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Government’s Road Safety Action Plan ‘a disappointing mixed bag’ which doesn’t go far enough, say IAM RoadSmart

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IAM RoadSmart has called the government’s Road Safety Statement announced today (19 July) ‘a mixed bag’ with welcome news on road policing, pedestrian distraction and seatbelts, but a worrying lack of detail on younger and older drivers or motorcyclists.

Today the government, as part of the statement, also confirmed a review of roads policing and traffic enforcement will be launched later this year.

The two-year review will involve looking at how roads policing currently works and its effectiveness, where improvements could be made or any gaps that could be filled, plus how the police and different agencies work together and share information.

IAM RoadSmart welcomes the focus on road policing. Mike Quinton, IAM RoadSmart Chief Executive Officer, said: “This is fantastic news as the lack of traffic officers is our members’ most common complaint. Creating new road safety laws and increasing penalties has little impact on safety unless they can be fully and rigorously implemented.”

The commitment to some form of Graduated Driving Licence is welcome (with extra restrictions on young drivers and a lower blood alcohol limit) but the lack of any timetable for implementation is worrying.

Mike said: “With young men under 25 being the biggest at-risk group when it comes to serious and fatal crashes and drink-driving, the promise of ‘more research’ is simply not enough.”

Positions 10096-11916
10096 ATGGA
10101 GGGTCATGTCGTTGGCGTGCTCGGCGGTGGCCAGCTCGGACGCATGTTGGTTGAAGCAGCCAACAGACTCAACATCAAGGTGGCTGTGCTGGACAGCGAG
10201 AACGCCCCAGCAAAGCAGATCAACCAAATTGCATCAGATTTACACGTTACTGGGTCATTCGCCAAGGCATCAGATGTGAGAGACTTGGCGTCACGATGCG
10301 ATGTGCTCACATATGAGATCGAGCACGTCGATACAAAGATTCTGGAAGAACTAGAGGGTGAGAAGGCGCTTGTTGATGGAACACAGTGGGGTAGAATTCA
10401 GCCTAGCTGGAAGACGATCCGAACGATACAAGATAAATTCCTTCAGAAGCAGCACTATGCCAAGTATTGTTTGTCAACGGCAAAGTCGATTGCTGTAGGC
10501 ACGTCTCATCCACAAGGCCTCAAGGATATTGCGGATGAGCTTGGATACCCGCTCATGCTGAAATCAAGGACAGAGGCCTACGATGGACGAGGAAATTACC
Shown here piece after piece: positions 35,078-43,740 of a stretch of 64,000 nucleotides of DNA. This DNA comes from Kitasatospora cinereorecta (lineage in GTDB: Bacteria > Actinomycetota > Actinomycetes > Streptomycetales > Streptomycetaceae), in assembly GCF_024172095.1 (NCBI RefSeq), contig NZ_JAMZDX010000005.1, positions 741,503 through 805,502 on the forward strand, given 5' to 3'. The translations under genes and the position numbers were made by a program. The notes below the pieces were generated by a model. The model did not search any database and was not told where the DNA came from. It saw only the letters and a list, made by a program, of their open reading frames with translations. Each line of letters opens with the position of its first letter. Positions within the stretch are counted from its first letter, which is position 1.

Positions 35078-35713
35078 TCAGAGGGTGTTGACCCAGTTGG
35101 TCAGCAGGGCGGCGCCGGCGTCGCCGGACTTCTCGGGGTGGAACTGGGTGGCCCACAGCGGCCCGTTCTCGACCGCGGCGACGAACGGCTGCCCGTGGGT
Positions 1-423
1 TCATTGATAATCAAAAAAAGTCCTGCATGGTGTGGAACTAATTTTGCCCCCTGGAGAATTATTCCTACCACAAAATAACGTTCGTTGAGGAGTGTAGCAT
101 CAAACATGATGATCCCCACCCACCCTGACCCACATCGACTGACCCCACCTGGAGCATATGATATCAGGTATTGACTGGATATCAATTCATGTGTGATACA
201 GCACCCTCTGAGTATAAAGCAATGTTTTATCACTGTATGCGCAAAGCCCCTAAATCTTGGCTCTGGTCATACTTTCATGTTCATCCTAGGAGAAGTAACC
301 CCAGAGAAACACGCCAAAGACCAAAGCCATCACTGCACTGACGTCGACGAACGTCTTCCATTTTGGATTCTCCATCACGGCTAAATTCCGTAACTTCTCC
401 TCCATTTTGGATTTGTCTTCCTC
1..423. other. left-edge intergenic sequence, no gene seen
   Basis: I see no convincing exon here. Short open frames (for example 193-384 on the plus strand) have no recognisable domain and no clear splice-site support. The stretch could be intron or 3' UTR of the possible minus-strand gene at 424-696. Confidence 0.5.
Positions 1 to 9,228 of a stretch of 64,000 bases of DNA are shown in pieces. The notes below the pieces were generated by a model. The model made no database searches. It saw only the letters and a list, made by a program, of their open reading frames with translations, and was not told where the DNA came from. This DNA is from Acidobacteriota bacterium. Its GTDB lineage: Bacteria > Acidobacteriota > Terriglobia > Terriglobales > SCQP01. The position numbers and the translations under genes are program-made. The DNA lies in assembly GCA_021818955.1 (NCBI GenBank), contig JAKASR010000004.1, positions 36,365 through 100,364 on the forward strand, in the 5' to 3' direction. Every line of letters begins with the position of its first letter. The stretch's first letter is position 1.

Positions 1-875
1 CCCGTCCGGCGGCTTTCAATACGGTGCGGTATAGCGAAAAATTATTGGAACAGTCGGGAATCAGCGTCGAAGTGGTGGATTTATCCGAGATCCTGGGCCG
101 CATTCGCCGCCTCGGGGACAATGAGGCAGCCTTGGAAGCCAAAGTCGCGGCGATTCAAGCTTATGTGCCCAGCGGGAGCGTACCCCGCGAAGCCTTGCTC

One-fifth of new drivers are involved in a crash during their first year behind the wheel.

Older drivers were also largely ignored in the review, with no concrete new proposals for the UK’s mature drivers. DVLA figures state that over 1 million drivers in the UK over 80 now hold a valid driving licence, and the number of drivers over 90 with a driving licence has now topped 100,000.

Mike added: “There is a policy and action vacuum here while the demographic time bomb ticks away. There really needs to be a consultation on raising the license renewal age to 75 and adding an eye test – these are absolute essentials.

“There also has to be a national debate on how we keep older drivers safe and independently mobile. For example, we would like to see voluntary assessments being promoted and prescribed by GPs.”

IAM RoadSmart is pleased to see that a Rural Road Users’ Advisory Panel is to be set up.  This must make improving driver and rider behaviour on rural roads a top priority. IAM RoadSmart has called for the inclusion of rural roads as part of the driving test, along with support for refreshing rural driving and riding skills.  

The continuation of THINK! education campaigns is also potentially good news for drivers and riders, but this promise must come with the funding to ensure these top-quality campaigns can be delivered effectively to the right audience.

Mike said: “What is totally missing is any reference to motorcycling despite this being one of the four key areas that the statement was supposed to address.  As a minimum we had hoped that the unique road design needs of bikers, access to all bus lanes for motorbikes and encouragement of skill refresher schemes such as those produced by IAM RoadSmart and BikeSafe, would have been announced.” 

He added with the rise in popularity of e-scooters, in-spite of their use being illegal on UK roads, there needs to be early action on regulation for training, and clarification and enforcement of the law.

Mike said: “While this review is very welcome and has at least tackled the need for a visible police presence to deter bad road behaviour, there are many areas that have not been fully addressed. It really is a disappointingly mixed bag that will struggle to put our crash statistics back on a downward track.”

He concluded: “We will keep pushing hard to make a difference for road safety in the UK and will not give up in campaigning for the initiatives that we believe will save lives on the road.” 

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